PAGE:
|Institution:||University of South Africa|
|Full text PDF:||http://hdl.handle.net/10500/18642|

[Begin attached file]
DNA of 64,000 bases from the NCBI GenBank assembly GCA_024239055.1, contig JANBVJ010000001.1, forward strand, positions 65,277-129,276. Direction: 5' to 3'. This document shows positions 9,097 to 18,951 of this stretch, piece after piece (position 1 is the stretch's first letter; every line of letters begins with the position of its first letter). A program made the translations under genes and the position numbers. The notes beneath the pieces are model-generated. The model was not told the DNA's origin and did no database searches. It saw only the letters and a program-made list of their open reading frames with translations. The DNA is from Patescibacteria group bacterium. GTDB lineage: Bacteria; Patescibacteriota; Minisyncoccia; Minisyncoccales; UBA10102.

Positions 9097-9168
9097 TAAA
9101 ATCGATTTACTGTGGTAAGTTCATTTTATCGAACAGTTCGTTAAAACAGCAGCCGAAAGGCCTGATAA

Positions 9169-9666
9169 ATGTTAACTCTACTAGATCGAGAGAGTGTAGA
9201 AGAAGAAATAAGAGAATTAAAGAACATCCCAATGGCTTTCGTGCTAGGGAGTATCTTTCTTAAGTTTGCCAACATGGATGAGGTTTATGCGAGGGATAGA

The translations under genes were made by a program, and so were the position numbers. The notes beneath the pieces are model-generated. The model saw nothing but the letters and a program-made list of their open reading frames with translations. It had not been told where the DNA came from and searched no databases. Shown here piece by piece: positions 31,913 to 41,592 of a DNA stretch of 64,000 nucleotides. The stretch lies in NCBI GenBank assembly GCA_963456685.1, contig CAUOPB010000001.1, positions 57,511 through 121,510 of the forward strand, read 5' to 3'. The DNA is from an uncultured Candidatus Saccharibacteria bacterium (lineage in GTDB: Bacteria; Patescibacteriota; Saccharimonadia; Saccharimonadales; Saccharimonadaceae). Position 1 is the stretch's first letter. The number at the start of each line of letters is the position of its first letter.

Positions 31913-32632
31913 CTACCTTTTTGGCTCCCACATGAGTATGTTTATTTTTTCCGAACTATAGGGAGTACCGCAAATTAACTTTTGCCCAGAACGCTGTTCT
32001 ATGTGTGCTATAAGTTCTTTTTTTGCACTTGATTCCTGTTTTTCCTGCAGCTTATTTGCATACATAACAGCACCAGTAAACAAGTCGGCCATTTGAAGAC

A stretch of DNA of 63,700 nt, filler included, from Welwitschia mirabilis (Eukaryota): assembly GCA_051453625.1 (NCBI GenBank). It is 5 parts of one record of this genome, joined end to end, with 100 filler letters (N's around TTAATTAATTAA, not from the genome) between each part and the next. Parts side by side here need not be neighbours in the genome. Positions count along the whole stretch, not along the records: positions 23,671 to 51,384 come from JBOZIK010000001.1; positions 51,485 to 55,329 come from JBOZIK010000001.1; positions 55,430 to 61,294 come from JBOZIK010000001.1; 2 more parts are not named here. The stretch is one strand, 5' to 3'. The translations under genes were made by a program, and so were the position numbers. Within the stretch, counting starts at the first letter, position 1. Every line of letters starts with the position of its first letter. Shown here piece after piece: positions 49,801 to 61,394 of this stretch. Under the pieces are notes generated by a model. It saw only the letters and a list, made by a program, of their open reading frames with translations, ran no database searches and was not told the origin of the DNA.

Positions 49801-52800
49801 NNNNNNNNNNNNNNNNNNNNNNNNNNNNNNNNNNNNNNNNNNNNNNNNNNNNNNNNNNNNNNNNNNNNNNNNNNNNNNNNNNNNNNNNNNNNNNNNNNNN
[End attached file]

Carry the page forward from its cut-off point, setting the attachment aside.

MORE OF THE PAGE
This thesis is a decolonial feasibility study on the National Department of Housing’s (now National Department of Human Settlement) policy of eradicating informal settlements by 2014. In this thesis I argue that the policy intent of eradicating informal settlements by the proposed date of 2014 cannot be feasible without transcending the structure that produce these informal settlements in the first place. This is why even though we are towards the end of 2014 there is not yet clear evidence that the informal settlements are being eradicated or will be eradicated in the near future. In this dissertation, I argue that informal settlements are a product of a global power structure of coloniality (multiple forms of colonialisms that survive the demise of apartheid) that produces inequalities among human beings including the habitat sphere. I deploy the experience of Mshenguville informal settlement to demonstrate that the experience of informal settlement is just but a marker or sign of inequality among human beings in the age of Western-centred modernity. Thus those in informal settlement are considered to exist on the darker side of modernity as opposed to those in splashy suburb who experience the brighter side of modernity.